Meritocracy

The Supremes issued a couple big opinions this week.  Then the country basically lit itself on fire.  There’s a lot of celebration, and rightly so.  There’s also a lot of hatred from the right for the judicial authority which has so finally demolished the debate.  The legal issues are done.  Gay marriage is now legal.  Full stop.

There’s a lot of talk about “activist judges,” a phrase that comes up from time to time.  The Tea Party has rehashed some old language to complain about the judges.  Ted Cruz, the great blowhard of the Senate, has even gone so far as to propose judicial approval elections be amended into the Constitution, rewriting Article III itself.

It is worth, at this moment in history, to take a look at the idea of meritocracy, to acknowledge that there is an element of meritocracy in the American government, and to celebrate the fact that we do.

Scalia’s dissent in Obergefell is off the chain, but he’s right about one basic thing.  Nine people, who have been elected by nobody, and who are not necessarily representative of the US population as a whole, may simply decide that a thing is a fundamental right, and may protect that right against anything other than a constitutional amendment.  The most powerful people in our government are not the President or the Congress; they are the Supremes.  Mostly, the Supremes try not to flex their muscle, but every once in a while they do.

And when they do, the world moves.

Abortion is legal, and part of the freedom to choose what to do with one’s own body.  Black children may go to school alongside white ones.  We are free to marry one another, regardless of race .  For over fifty years, the Court has been a major vector for social change.

 

This is, by no means, a new thing.

The more we reflect upon all that occurs in the United States the more shall we be persuaded that the lawyers as a body form the most powerful, if not the only, counterpoise to the democratic element. In that country we perceive how eminently the legal profession is qualified by its powers, and even by its defects, to neutralize the vices which are inherent in popular government. When the American people is intoxicated by passion, or carried away by the impetuosity of its ideas, it is checked and stopped by the almost invisible influence of its legal counsellors, who secretly oppose their aristocratic propensities to its democratic instincts, their superstitious attachment to what is antique to its love of novelty, their narrow views to its immense designs, and their habitual procrastination to its ardent impatience. – Alexis de Tocqueville, On Democracy

The judicial branch has long stood as the sole remedy against what De Tocqueville called “Tyranny of the Majority.”

Why is the judicial branch so much better at enacting social change?  Well, they’re not elected, and absent an impeachment proceeding they have the bench for life.  Once a Supreme puts on the robe, getting it off him is going to be damn near impossible.  So they give two shits about what the pundits are saying.  The 24-hour news cycle of today is policed by our politicians with a fine-toothed comb, assuaged and manipulated by press secretaries and talking heads to attempt to give us a portrayal of what we should be thinking at any point in time.

SCOTUS gives 0 shits about that news cycle.  None of the SCOTUS justices are up for election, ever again.  They do not care about public opinion.  They are placed in this position by the Constitution for this specific purpose.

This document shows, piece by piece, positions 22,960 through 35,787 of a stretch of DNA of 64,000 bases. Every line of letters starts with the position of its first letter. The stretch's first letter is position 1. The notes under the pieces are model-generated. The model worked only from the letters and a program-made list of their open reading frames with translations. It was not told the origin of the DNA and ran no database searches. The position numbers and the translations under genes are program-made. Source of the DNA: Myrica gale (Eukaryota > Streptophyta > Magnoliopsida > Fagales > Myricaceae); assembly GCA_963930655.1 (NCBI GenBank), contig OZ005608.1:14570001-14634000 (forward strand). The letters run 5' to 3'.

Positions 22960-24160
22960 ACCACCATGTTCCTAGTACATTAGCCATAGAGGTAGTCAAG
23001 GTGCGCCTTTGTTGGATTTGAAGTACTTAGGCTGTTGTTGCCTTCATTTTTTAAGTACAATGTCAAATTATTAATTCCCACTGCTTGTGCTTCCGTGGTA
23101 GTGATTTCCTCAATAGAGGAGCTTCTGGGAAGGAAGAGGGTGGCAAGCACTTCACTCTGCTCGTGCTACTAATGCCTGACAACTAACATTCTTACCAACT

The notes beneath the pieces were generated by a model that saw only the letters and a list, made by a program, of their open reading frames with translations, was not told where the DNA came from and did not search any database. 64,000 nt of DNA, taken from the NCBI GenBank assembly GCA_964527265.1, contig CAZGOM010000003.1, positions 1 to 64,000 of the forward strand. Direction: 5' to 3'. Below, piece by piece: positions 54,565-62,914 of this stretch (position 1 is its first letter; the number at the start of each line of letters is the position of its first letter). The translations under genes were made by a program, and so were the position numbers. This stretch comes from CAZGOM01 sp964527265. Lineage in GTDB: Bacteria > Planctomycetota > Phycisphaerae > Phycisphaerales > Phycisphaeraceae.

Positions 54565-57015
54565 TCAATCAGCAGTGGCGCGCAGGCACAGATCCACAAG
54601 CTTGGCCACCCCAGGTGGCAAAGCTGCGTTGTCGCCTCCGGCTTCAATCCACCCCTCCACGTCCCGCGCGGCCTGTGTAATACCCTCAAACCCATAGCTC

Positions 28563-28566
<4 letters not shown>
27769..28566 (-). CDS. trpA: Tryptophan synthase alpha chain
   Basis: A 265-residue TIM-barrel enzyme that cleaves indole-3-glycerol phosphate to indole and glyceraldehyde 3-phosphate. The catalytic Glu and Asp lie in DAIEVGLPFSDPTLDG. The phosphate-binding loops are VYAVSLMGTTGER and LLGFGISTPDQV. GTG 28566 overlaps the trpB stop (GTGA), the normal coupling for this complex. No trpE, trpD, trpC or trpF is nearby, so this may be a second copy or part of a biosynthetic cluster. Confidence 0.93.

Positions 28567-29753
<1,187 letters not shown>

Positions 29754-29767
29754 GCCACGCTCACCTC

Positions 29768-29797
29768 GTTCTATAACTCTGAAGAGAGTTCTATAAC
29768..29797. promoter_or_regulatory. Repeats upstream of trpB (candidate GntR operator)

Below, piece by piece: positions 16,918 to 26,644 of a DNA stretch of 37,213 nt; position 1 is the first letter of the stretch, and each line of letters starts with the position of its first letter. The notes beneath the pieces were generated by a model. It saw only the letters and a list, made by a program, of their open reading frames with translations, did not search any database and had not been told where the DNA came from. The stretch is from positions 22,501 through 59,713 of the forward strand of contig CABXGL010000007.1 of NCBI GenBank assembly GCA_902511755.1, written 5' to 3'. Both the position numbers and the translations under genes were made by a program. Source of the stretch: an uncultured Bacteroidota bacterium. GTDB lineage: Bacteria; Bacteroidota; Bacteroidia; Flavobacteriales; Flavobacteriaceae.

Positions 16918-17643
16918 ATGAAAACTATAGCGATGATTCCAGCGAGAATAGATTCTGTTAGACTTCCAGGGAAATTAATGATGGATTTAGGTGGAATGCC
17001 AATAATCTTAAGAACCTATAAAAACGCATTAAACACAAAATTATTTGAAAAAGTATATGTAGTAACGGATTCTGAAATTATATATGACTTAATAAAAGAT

There is a lot of talk out there that SCOTUS should not occupy this hallowed position.  That life tenure for justices is bad.  That the justices of the Supreme Court should, like every other wielder of power in this country, be subject to the will of the people of this great country.

Bullshit.

The people of this country are, by and large, kinda dumb.  Collectively, I mean.  We can’t decide, as a country, really basic things like whether or not every scientist on earth is right.  We hold “debates” on the concept of evolution, as though it were even debatable at this point.  While we’ve got a government of the people, by the people, and for the people, we’ve also got checks and balances for everything.

Even the people.

SCOTUS operates to protect our liberties from ourselves.  To ensure that we are a free and equal people, even when the majority of us want to impinge on the freedom of the minority of us.  SCOTUS owes its duties to the Constitution alone, and owes absolutely fuck-all to the rest of us.  And if that were to ever change, then SCOTUS could not function for that.

You may not like everything they do.  When they protect the freedom of massive corporations to donate money to political causes, the left is not happy.  When they protect the freedom of private companies to be douchebags , the left is not happy.

And sometimes they just get it wrong.

But for the most part, SCOTUS is the one branch of government that can act as a watchdog over the political branches, holding its power like the sword of Damocles over our elected officials, protecting the minority from tyranny of the majority.

And for that, it needs to be a meritocracy, not a democracy.’

In his Obergefell dissent, Justice Scalia notes that the Court is not representative of America.  That they are more educated, and tend to come from specific geographic areas.  The geographic areas are a funciton of the Ivy League system, which has its own flaws.  But the education?  Thank whatever God or Goddess you believe in for that one.  Because that ensures we have at least a minimal bar (no pun intended) to service.

Our country is protected from mob stupidity by a group of nine educated individuals.  Agree with them or not, they are all intelligent, well-studied people.  Support them or not in any given decision, be happy that our founders put them there.  Because a little meritocracy in the middle of a democracy is, in fact, a good thing.